We are only two weeks away from the anniversary of 9/11 and how far we have come.  The Obama administration has been making the case for using cruise missiles to strike Syria.  Unlike 12 years ago, when the U.S. entered Afghanistan or in 2003 when the U.S went to Iraq to prevent Saddam's weapons of mass destruction (WMD) (which were never found), this time, American's aren't buying it.

Two polls conducted this week make a strong point about how the majority of American's feel about the U.S. carrying out cruise missile strikes against Damascus.  The first poll, conducted by Reuters found that only 9% of Americans support any U.S. intervention in Syria.

The second poll, conducted by NBC News finds 79% Americans, including nearly 70% of Democrats and 90% of Republicans say President Obama should be required to receive authority from Congress before taking any action against the Syrian regime for its suspected use of chemical weapons in the ongoing civil war.

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It is important to note that the demand for the President to receive "authorization" follows the Constitution, but is not something President's have done since WWII.  This is a significant shift and one that likely reflects an American electorate that no longer believes whatever claims its government makes about the need for military intervention.

I talked Wednesday with Kentucky Congressman Thomas Massie about the need for Congressional authorization for a military strike against Syria.  You can see the interview here.

So what has changed over the past 12 years since September 11, 2001?  Could it be that the rise of alternative media, over the past decade, has provided a much stronger voice in balancing information for the American people?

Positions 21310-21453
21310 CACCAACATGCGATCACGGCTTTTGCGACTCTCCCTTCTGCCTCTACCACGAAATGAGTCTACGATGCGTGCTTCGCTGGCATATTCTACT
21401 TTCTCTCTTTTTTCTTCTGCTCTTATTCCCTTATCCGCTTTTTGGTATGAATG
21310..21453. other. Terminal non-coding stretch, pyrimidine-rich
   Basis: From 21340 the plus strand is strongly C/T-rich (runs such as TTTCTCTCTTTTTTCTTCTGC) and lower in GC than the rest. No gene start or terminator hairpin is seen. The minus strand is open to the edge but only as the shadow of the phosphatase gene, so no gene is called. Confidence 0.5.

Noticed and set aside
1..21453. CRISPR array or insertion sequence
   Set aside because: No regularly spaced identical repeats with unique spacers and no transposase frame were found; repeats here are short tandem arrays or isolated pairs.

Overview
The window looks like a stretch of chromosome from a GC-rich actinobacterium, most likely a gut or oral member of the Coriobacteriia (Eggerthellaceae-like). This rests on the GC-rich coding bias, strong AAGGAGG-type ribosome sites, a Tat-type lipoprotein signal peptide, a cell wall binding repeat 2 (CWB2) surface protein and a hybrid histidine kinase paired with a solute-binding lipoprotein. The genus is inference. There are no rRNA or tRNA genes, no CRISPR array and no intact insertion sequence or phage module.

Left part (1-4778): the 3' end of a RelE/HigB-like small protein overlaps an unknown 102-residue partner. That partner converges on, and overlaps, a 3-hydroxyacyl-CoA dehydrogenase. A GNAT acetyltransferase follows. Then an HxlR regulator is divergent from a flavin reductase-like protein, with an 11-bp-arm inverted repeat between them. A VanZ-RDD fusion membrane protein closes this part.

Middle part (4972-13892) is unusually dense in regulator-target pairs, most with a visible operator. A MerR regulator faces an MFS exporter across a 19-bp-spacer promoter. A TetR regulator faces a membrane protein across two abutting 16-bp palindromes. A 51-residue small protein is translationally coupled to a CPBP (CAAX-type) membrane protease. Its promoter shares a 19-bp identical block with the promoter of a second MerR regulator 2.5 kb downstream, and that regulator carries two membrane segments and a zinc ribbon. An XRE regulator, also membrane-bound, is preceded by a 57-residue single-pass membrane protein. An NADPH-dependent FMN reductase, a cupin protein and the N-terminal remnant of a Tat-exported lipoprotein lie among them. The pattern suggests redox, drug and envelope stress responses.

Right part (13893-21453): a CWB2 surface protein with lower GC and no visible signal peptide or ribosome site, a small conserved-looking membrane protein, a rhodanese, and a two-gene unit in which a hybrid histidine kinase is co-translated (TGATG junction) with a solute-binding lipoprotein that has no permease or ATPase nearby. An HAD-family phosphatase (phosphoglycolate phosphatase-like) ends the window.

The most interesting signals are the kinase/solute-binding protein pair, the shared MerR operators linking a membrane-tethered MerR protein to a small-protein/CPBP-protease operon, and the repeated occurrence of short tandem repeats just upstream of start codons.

For example, Monday Secretary of State John Kerry made the case that the use of chemical weapons by the Assad regime was "morally wrong".  He went on to insist that the only force in Syria with access to chemical weapons is the Assad regime.  Secretary Kerry is of course, wrong.  As we pointed out, Kerry ignored the fact that al Nusra Front the Syrian wing of al Qaeda in Iraq was caught with 2kgs of sarin gas.

Sec. Kerry's claims along with claims by the rest of the Obama Administration have done little to nothing to shift the views of the American public.  The national media have not been the one to challenge erroneous claims about chemical weapons, nor have the national media provided much coverage of the strength of the al Nusra Front in Syria.  The alternative media have.

It is alternative media, such as Benswann.com and FreedomOutpost.com, that have explained that by the U.S. working to overthrow Assad that we will, in effect, be handing Syria over to al Qaeda.

Now, with the British Parliament voting down action against Syria, and virtually no support around the world. President Obama is left in a tough position; a position that no President has found himself in some time.  That position, one where an increasing number of people have access to good information about what is happening in the Middle East, and more importantly an American electorate that is becoming increasingly educated about U.S. foreign policy that doesn't make much sense.  It is a position President Bush did not find himself in as he led the wars in Afghanistan and Iraq, but it is a position American presidents will hopefully find themselves in going forward.

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